If one garden does this that’s great, but imagine if a whole town of people put aside a bit for nature? You’d have a whole network of habitats that animals can use to traverse through our human-dominated landscape.
With BLUE we realised that we’d need a sign to show what was being done was deliberate, as although wildlife will be grateful for the space, people may not know that the long grass in your garden was not a result of being lazy! This is where the blue heart came in, with this staked in your site, it would get a conversation going and get even more people involved.
Since BLUE’s creation, we’ve partnered up with some great groups, including EcoSchools England who do amazing work in getting schools involved in wildlife initiatives. We’ve even created our own butterfly and bee ID guides which can be used to identify the species in your wild site.
On top of this the fantastic partnership with local wildflower, U3A groups and councils has helped BLUE take off the way it has. Places like Ringmer in Sussex and Leicester County Council have shown what a driven community can accomplish. There are now over 50 road verge sites in Leicestershire County set aside for wildlife and we’re excited to see where they go next!
The need for this kind of initiative is still strong, with habitat loss and climate change continuing to have negative impacts on our native flora and fauna. There are increasing numbers of rewilding campaigns aiming to tackle these losses, from species introductions to setting land aside. With the BLUE campaign, it opens the chance for anyone to do their bit. Even if it’s starting small everyone can make a difference.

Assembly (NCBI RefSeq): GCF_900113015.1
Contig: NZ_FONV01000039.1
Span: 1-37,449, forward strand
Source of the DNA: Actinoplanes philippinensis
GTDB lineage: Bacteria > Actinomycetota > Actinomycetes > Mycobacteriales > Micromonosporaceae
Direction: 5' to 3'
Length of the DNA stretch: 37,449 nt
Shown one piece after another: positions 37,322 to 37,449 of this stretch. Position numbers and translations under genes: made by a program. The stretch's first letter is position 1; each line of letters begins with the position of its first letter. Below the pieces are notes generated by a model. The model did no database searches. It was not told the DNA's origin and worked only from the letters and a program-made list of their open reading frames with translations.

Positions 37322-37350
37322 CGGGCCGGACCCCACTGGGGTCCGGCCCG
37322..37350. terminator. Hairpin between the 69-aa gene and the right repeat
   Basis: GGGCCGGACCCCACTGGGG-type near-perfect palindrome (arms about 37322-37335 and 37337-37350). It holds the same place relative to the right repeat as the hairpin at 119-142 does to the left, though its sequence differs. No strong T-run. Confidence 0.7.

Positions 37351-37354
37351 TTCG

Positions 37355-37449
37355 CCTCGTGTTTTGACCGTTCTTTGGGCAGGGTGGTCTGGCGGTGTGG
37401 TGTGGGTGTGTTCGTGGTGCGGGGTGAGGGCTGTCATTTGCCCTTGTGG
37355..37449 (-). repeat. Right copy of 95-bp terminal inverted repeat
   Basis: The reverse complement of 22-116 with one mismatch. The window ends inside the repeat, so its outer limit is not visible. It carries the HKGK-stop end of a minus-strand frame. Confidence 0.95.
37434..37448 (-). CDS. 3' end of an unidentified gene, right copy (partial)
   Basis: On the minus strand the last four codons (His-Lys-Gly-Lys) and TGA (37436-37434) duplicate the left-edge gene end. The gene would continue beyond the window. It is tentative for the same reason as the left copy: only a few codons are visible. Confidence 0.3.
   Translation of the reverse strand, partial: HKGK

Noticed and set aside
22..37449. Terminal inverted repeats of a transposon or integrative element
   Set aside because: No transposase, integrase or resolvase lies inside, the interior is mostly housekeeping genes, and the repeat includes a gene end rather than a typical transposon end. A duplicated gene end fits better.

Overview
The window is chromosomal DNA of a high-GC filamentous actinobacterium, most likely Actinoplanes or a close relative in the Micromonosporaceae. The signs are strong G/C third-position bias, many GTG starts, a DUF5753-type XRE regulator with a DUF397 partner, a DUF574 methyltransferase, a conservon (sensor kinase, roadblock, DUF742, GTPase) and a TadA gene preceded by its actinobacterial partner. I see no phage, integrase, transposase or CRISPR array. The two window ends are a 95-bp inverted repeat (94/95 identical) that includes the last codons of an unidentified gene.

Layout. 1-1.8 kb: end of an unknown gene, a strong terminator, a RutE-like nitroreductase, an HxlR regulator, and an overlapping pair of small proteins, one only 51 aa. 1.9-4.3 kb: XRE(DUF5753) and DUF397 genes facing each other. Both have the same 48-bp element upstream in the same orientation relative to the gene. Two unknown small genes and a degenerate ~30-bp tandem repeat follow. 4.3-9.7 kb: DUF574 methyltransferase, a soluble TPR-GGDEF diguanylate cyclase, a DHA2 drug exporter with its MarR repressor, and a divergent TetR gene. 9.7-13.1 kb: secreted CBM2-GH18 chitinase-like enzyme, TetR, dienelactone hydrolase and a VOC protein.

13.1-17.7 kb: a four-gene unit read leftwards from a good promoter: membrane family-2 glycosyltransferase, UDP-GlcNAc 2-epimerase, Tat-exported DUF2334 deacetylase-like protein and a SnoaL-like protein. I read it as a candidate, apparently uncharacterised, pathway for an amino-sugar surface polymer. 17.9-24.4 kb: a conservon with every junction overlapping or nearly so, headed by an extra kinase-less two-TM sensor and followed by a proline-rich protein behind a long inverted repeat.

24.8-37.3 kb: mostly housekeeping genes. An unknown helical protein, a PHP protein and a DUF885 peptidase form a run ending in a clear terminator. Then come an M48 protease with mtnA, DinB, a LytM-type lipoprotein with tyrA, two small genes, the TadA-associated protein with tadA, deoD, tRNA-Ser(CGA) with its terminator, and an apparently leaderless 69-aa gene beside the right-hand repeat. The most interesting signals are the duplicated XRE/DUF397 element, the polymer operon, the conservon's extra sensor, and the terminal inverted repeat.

Useful Learnings from BLUE
Start local! With BLUE it’s all about instilling a sense of pride and love in your community to the benefit of wildlife and people. The BLUE campaign started when our founder was inspired by the RSPB State of Nature report and began a pilot study in Chipping Sodbury in 2014. Since then, BLUE now has over 150 sites and an online presence followed by over 6500 people.
See what local groups are interested in your campaign and consult the people around you about how they see the project going, their concerns, and what makes them excited about the initiative. The more people feel involved, the more your initiative is likely to succeed, especially if it involves local communities.
As such, for something like the BLUE campaign to work, you want and need local people to be involved, which involves talking not only to people who want to rewild their site, but local schools, councils and neighbours who can increase the size of the wildlife network. This means giving talks, listening to people, and creating content that is based on solid research so the advice you’re giving is not only useful but accessible to more people.
Showing people the benefits of your work and inviting them to lend their own spin based on where they are is also important. This is especially the case with rewilding where every site is different.
In terms of biodiversity, we’re hoping to conduct research into the real world impact of our sites in the future.